It will be seen that, with the gears rotating in the direction of the arrows in Figs. 3 and 4, liquid is carried upwardly and toward the right by gear I and downwardly and toward the right by gear I2, from the left hand end of the central portion of the pump chamber and is discharged into the right hand or outlet end of the chamber. Since the outlet end of the chamber is full of liquid while the pump is running, some of the liquid is carried back again from there toward the inlet side or end, between the intermeshing teeth. When the gear teeth are so shaped that there is no backlash, this liquid is trapped in pockets formed between them, these pockets diminishing in size as they traverse the distance from the outlet compartment of the chamber to the inlet compartment; and, the liquid being incompressible, it causes trouble unless means for escape are provided.

In order to permit the trapped liquid to escape from the pockets between intermeshing teeth, I have out into the inner faces of Walls 6 and 8 little recesses 38 and 39, respectively, a little to the outlet side of the plane containing the axes of the gears and midway between such axes. The recesses, which need not be deep, may be round and of a diameter large enough to permit the pocket A in Fig. 4 to remain in communication therewith until the tooth that is partially entered into the pocket moves down and fllls the latter.

By providing suitable motor controlling means, the pump may be caused to run very slowly, very rapidly, or at any intermediate speed for any predetermined periods of time; thereby making it possible to deliver any desired accurately measured quantity of liquid, or a liquid flow at any desired, accurately measured rate for any desired length of time.

Iclaim:

In combination, a pump casing, intermeshing pump gears in the casing, a shaft for one of said gears interlocked therewith to compel the gears to turn in unison and be relatively movable axially of the shaft, said shaft having a shoulder bearing against the inner side of the casing wall and an extension passing outwardly through such wall, means .mounted on said extension yieldingly to hold said shoulder against said wall, a motor-driven speed-reducing means terminating in a rotatable part coaxial with the shaft and adjacent to the outer end of the latter, and an interlock between said shaft and said rotatable part which allows them free relative axial movements while compelling rotary movements in unison with each other.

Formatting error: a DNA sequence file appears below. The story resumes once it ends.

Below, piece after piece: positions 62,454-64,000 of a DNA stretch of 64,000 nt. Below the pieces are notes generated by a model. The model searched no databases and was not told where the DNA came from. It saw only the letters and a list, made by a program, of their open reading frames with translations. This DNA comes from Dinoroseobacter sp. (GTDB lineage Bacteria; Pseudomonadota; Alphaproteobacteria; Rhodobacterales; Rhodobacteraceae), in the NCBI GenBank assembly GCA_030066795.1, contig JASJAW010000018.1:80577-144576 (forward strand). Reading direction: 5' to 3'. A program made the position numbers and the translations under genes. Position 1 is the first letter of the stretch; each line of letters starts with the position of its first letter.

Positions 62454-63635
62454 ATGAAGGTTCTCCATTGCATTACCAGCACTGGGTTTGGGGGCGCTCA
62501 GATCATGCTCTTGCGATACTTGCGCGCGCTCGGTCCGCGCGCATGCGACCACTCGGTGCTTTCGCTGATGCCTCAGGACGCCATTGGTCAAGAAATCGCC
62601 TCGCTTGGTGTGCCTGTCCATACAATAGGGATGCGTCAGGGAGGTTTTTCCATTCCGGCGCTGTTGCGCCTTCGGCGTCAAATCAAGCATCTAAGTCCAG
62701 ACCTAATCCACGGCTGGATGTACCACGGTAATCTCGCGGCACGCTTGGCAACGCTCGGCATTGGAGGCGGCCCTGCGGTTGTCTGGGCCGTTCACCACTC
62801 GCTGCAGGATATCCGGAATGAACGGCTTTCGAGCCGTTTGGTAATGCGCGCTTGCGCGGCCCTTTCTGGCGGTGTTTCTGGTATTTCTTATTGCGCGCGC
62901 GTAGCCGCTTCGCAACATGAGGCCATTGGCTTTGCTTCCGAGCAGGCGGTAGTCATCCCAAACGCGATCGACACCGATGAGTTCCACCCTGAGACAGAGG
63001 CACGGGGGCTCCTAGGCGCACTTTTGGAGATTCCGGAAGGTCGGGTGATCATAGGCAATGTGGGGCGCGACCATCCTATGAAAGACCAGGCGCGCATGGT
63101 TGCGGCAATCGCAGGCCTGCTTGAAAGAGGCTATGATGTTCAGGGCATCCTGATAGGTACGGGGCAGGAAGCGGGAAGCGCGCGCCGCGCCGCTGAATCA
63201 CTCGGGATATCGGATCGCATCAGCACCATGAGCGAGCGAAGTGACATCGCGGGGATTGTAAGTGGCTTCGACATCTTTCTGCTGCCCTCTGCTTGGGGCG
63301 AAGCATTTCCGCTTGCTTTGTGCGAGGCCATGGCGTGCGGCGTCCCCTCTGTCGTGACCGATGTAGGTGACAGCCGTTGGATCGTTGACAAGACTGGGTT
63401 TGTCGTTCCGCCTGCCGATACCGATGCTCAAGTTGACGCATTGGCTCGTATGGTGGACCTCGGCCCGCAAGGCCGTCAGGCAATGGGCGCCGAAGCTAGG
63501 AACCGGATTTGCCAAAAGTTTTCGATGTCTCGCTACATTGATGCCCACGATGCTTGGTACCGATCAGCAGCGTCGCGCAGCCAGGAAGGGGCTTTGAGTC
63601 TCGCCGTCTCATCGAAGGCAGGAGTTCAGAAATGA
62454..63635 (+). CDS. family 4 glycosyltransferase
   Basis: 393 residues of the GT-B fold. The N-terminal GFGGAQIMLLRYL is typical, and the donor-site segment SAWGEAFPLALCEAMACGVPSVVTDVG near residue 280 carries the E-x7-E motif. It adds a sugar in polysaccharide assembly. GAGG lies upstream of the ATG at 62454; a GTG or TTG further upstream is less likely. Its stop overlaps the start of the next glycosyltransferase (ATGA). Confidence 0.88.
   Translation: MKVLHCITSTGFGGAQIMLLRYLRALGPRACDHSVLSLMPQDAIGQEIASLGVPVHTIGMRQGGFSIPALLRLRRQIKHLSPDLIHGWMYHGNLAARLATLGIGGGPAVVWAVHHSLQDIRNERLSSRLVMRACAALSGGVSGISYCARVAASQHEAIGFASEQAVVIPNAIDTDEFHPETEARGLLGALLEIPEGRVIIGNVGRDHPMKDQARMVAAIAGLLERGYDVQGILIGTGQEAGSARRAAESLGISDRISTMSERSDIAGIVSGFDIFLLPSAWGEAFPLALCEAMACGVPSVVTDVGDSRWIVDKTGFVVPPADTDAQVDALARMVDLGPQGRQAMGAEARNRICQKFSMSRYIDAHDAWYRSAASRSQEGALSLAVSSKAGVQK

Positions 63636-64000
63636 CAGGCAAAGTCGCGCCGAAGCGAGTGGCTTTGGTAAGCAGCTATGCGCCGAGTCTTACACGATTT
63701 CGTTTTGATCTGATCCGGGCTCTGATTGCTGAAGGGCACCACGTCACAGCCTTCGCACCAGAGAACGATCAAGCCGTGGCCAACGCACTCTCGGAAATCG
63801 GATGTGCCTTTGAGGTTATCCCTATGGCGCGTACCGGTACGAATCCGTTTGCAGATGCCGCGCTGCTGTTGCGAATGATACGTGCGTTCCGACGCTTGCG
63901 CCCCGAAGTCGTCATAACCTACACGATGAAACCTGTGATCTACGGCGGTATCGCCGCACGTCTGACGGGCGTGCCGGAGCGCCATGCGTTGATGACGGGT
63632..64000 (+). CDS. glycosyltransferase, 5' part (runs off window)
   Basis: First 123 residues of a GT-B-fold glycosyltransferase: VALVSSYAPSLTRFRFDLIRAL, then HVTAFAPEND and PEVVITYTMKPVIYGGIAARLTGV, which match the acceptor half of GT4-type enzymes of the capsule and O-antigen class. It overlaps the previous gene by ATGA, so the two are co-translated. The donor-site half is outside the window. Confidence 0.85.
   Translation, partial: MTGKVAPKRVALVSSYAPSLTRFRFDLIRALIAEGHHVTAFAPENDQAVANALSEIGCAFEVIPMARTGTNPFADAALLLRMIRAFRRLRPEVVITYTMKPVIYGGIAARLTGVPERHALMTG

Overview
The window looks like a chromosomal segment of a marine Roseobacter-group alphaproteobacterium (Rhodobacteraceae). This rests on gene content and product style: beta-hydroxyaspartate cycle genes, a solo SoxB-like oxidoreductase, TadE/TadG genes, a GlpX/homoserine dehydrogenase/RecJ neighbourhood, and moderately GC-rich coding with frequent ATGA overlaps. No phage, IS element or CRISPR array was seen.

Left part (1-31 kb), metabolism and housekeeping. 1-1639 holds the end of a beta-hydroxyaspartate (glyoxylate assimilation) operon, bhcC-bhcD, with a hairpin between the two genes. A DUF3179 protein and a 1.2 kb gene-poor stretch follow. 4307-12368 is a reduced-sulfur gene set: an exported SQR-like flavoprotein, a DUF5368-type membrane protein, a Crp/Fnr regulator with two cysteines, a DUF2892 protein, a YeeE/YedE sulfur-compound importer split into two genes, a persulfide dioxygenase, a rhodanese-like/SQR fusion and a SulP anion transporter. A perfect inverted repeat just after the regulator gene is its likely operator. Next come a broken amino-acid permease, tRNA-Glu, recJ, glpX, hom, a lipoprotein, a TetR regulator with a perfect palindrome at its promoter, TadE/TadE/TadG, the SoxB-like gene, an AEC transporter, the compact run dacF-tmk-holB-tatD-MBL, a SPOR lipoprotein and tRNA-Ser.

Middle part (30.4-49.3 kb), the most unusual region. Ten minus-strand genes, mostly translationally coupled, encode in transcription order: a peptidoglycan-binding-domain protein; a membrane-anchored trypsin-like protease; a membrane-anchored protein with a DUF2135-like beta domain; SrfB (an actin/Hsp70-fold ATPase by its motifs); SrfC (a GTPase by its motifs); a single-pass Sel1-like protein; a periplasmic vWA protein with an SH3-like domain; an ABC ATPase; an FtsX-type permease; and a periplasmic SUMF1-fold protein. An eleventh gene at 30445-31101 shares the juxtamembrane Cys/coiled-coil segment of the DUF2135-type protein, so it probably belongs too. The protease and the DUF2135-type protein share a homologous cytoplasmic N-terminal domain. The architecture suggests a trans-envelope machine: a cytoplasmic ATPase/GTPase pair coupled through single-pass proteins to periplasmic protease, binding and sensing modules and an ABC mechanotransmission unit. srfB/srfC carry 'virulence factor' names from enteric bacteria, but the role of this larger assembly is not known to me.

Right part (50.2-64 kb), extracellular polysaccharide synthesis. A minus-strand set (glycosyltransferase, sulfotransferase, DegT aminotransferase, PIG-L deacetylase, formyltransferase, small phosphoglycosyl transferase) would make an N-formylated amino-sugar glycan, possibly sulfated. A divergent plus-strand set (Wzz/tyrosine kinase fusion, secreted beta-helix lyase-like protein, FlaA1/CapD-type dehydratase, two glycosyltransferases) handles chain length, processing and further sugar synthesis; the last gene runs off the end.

OLIVER MAISCH.

(References on following page) REFERENCES CITED The following references are of record in th file of this patent:

UNITED STATES PATENTS Number Name Date Radu Jan. 28, 1908 McIntyre Dec. 16, 1930 Whaley Dec. 1, 1931 Hofmann Apr. 19, 1932 Bochmann et a1 Aug. 4, 1936 Hansen Oct. 19, 1937 Johnson June 4, 1940 Thomson July 1, 1941 Number Number 0 National Carbon M-8000-A, Oct. 1944.

National Carbon 6 Name Date Funk Apr. 7, 1942 Rea Dec. 7, 1943 FOREIGN PATENTS Country Date Great Britain June 6, 1929 OTHER REFERENCES Company Inc., Catalogue Company Inc., Catalogue M-9100-A, Jan. 1947.

Patent Citations
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US2336294 *Aug 14, 1942Dec 7, 1943James H EastonFluid pressure device
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Referenced by
Citing PatentFiling datePublication dateApplicantTitle
US2712461 *May 28, 1952Jul 5, 1955Rockwell Mfg CoRotary shaft seal
US2759426 *Nov 17, 1955Aug 21, 1956Tuxco CorpRotary pump
US2764100 *Dec 12, 1952Sep 25, 1956Oliver MaischMetering pump
US2767660 *Mar 17, 1953Oct 23, 1956Baier Wilhelm KgRocking piston pumps
US2842006 *Jun 1, 1954Jul 8, 1958Deere Mfg CoDrive mechanism
US2851291 *Nov 30, 1954Sep 9, 1958Crane Packing CoRotary mechanical seal
US2855856 *Feb 8, 1951Oct 14, 1958Thompson Prod IncHigh pressure pump
US2909124 *Mar 13, 1956Oct 20, 1959Oliver MaischRotary pump
US2964340 *Dec 20, 1957Dec 13, 1960Continental Oil CoRotary conduit seal
US2966860 *Apr 3, 1957Jan 3, 1961Lobee Pump & Machinery CoPump for corrosive fluids
US2974603 *Jun 25, 1958Mar 14, 1961Fraser AndrewVaned rotary pumps and motors
US2982220 *Nov 29, 1957May 2, 1961Commercial ShearingThrust plates for rotary pumps and motors
US3050009 *Oct 28, 1960Aug 21, 1962Lowry Hydraulic CoPostitive pressure pump
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US3069177 *Sep 30, 1959Dec 18, 1962Sundstrand CorpFuel unit
US3071314 *Nov 12, 1959Jan 1, 1963Fairchild Stratos CorpScrew compressor seal
US3077840 *Jul 25, 1961Feb 19, 1963Plessey Co LtdRotary displacement pumps
US3080819 *Mar 15, 1957Mar 12, 1963Mayes Ronald WayneFuel feeding system
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US3121399 *Oct 31, 1960Feb 18, 1964Dale Hartley EFluid handling device
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Classifications
U.S. Classification418/182, 418/206.7, 417/DIG.100, 277/407, 277/397
International ClassificationF04C15/00, F04C2/08, G01F13/00
Cooperative ClassificationF04C15/0061, G01F13/00, Y10S417/01, F05C2225/04, F04C2/086
European ClassificationF04C15/00E2, G01F13/00, F04C2/08B4